Villa Necchi Campiglio is becoming synonymous with Tod’s fashion presentations to such a degree that a change of location would probably ignite an insurrection. Beyond being a stunning piece of modernist architecture, its racé atmosphere is in tune with Walter Chiapponi’s reframing of the label’s codes.
The spring collection was presented in the villa’s lush, glass-ceilinged conservatory, set up as a chic lounge. Called An Italian Garden, it was Chiapponi’s most concise, terse menswear proposition to date. Silhouettes were lean and neat, “as if trapped in a Michelangelo Antonioni movie,” said the designer at a preview. Everything superfluous was stripped down to a “severe elegance with just a twist of casual ease,” he added.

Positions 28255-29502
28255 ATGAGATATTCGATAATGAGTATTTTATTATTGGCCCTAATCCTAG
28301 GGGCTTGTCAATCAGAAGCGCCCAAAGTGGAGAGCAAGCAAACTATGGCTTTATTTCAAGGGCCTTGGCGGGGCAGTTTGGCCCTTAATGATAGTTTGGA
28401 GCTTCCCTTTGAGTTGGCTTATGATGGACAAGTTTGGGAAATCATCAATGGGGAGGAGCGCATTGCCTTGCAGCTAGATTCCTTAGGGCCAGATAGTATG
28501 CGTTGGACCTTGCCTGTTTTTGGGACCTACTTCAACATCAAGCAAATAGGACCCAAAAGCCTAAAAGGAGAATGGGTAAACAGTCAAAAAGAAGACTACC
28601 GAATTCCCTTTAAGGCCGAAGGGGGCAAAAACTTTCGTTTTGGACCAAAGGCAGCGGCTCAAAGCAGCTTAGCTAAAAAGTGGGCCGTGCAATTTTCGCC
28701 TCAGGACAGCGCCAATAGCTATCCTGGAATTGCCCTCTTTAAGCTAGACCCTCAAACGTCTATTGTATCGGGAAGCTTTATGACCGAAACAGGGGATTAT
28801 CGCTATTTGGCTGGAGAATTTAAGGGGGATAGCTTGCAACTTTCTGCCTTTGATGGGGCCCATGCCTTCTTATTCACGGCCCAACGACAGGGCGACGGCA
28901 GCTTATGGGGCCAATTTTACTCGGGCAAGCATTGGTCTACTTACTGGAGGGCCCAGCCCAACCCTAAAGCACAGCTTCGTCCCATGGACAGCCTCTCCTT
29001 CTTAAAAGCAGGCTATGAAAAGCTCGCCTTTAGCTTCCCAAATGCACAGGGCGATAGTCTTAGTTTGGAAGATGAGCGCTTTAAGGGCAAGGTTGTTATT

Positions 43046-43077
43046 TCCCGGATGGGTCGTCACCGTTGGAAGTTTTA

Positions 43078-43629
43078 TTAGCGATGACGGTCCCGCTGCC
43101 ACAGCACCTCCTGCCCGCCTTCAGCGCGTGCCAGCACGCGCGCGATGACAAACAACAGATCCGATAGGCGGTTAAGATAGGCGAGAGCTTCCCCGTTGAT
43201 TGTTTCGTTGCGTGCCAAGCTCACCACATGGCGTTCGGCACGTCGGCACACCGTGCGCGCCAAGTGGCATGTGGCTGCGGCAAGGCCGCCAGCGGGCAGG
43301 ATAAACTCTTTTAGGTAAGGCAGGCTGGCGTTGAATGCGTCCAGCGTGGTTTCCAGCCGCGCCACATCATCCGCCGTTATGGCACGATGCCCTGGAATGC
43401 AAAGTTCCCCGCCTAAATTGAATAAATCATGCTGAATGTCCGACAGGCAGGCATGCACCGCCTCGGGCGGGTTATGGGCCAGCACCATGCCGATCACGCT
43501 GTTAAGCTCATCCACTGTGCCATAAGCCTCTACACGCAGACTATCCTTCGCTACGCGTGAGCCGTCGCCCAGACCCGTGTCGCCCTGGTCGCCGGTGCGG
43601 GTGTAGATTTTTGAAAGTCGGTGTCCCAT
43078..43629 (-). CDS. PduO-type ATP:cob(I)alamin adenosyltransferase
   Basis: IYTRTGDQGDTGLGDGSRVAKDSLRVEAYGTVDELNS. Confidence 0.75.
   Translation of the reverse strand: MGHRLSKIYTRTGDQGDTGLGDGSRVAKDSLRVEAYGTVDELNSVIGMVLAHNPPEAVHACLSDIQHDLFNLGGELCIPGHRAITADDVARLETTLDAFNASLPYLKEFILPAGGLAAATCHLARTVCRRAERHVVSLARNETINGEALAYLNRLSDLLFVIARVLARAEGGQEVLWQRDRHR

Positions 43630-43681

Only unobtrusive geometric motifs, “almost like shadows,” were introduced to break the essentiality that Chiapponi believes resonates with the pursuit of clarity and honesty our times call for. “Everything in the collection takes on a sharper attitude, more focused and considered,” he offered.
Casualwear—cabans, sporty cropped blousons, anoraks—was infused with a certain formality; complementing the look, sneakers were replaced by more soigné options, referencing the tradition of soft, elegant Italian shoes. Leather alternated with high-end, mostly natural fabrications; colors were toned down to slightly cooler shades. “There’s a sort of precision in the collection that can feel cold but is actually rather chic,” said Chiapponi. “Being essential is the only way to get straight to the heart of things.”